To the Editor:
Long et al.1 provided a well-written and accessible review of new ideas in the field of surgical site infection prevention. Within their discussion of the patient’s microbiome, the authors touch on the potential for interactions between the patient microbiome and anesthetic agents administered perioperatively. Although they accurately identify the immunosuppressive potential of volatile anesthetics and intravenous opioids, we think that it is important to note that there exist other agents capable of producing and maintaining general anesthesia. Medications like ketamine and propofol are immunomodulatory in different ways, and thus their use may also impact the development of surgical site infections.
Long et al.1 cite two mouse model articles where exposure to volatile anesthetics was associated with a decrease in intestinal microbiome diversity.2,3 In contrast, Guo et al.,4 using a rat model, looked at the effect of a continuous infusion of propofol during a 3-h period on the intestinal microbiome and found little change in the diversity of the intestinal microbiome after exposure to propofol. Similarly, Gerb et al.5 looked at the effects on the intestinal microbiome of mice after 10 daily exposures to a bolus dose of ketamine that rendered the mice unconscious for approximately 15 to 30 min per ketamine exposure and also found little change in the diversity of the intestinal microbiome.
No definitive evidence exists to recommend one type of anesthetic over another. Given the minimal impact on the intestinal microbiome, it might be tempting to conclude that replacing volatile anesthetics with agents such as propofol and ketamine might decrease the incidence of surgical site infection. But there is also evidence to the contrary. For example, Visvabharathy et al.6 looked at susceptibility to infection due to exogenous bacteremia using Listeria and Staphylococcus aureus in mice receiving intravenous propofol compared to mice receiving intravenous ketamine with xylazine and found that propofol increased susceptibility to infection. In a research letter, Liu et al.7 looked at the intestinal microbiome in 21 patients undergoing nephrectomy with propofol alone compared to sevoflurane alone compared to propofol and sevoflurane combined and found that the mixed anesthetic7 was associated with the fewest perturbations.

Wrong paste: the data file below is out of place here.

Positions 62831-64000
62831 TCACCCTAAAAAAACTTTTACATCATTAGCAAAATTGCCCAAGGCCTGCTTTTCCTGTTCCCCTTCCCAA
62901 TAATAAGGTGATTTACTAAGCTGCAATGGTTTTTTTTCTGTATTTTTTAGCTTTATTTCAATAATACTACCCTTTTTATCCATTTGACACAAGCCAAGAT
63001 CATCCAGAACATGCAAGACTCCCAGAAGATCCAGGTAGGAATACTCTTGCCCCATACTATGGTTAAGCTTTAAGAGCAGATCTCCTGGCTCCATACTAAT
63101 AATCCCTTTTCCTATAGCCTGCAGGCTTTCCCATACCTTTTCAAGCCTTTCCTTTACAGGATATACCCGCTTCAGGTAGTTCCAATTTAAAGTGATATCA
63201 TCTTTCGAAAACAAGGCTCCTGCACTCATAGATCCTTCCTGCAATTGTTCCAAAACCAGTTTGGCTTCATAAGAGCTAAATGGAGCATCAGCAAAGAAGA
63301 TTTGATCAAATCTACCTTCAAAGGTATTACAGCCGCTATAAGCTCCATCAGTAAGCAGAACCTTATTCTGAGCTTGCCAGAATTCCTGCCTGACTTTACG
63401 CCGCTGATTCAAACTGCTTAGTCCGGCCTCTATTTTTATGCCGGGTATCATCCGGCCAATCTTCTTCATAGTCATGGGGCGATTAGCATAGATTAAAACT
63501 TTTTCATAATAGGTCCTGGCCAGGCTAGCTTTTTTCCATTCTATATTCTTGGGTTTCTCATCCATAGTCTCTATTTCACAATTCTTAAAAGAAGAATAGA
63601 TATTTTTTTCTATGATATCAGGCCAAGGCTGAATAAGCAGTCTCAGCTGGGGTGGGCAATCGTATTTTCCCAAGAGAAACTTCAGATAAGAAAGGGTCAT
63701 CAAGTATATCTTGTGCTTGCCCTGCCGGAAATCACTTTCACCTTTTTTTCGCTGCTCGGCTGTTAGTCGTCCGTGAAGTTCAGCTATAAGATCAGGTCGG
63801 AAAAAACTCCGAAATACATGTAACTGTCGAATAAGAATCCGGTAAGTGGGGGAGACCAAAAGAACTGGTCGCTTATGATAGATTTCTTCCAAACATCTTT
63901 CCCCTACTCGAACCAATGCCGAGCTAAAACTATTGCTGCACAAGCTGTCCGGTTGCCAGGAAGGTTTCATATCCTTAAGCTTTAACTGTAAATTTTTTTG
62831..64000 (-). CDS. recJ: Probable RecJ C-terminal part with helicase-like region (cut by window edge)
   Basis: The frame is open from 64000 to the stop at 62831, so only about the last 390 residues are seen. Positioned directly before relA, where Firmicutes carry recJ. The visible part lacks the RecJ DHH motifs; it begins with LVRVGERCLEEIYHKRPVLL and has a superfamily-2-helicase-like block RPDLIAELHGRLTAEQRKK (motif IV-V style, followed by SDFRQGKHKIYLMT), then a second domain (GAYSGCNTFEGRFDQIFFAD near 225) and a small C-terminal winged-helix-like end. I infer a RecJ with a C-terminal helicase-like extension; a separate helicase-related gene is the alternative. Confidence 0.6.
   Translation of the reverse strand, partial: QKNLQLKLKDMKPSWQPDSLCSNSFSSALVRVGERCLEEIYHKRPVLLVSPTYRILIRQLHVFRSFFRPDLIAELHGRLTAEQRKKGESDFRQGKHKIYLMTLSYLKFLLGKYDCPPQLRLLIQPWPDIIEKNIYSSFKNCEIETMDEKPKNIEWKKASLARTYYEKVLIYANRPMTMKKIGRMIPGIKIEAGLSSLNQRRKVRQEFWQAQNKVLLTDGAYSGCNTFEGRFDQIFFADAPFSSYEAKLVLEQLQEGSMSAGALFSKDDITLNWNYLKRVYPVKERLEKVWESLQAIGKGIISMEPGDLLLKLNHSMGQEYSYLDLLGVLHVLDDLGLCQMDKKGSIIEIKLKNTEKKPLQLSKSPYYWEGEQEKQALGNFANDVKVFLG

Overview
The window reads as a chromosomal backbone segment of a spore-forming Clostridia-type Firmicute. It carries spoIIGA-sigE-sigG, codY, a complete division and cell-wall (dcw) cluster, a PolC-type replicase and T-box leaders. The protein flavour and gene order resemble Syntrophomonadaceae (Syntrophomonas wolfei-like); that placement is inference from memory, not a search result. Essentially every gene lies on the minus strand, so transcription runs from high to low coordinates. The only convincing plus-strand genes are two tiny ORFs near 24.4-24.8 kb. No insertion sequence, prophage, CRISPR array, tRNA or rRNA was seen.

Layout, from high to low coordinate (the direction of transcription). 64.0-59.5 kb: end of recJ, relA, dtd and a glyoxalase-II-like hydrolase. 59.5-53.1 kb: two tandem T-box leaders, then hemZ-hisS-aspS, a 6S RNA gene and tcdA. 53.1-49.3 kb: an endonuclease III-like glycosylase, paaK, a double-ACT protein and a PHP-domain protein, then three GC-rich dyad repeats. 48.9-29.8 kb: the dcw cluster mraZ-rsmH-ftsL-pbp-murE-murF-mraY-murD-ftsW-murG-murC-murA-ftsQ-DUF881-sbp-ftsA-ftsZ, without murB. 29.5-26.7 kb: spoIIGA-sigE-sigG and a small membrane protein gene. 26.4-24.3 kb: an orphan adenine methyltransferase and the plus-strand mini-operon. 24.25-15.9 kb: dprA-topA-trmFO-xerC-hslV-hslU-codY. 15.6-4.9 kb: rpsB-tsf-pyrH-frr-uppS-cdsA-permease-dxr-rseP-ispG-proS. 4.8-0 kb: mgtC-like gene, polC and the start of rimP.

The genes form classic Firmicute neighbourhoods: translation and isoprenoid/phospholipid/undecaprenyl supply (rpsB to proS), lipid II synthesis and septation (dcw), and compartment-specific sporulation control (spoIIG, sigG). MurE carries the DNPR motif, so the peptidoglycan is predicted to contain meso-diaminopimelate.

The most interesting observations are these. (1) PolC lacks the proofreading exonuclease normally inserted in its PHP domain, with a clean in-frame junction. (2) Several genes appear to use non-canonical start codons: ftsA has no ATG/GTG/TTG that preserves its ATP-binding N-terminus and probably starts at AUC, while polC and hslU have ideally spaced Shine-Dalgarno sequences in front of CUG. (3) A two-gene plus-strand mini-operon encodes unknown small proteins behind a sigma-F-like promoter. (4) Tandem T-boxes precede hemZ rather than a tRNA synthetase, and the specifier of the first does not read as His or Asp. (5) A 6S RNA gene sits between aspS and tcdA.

Clearly it remains premature to advocate for a total intravenous technique in the absence of more clinically robust data. Further research in animal models and in humans is needed to try and elucidate not only if there is an optimal anesthetic agent for prevention of surgical site infection, but also what the combined effects of multiple anesthetics, as routinely administered when patients present for surgery, have on the patient’s susceptibility to infection after surgery.
Surgical site infections are a multidisciplinary problem. Once more data are available, it may turn out that the effects of anesthetic agents are small and of minor importance in patients with normal immune systems. But the selection of anesthetic agents is one aspect we have almost complete control over; we should be making every effort to maximize the ability of the patient’s immune system to combat infection.
The authors declare no competing interests.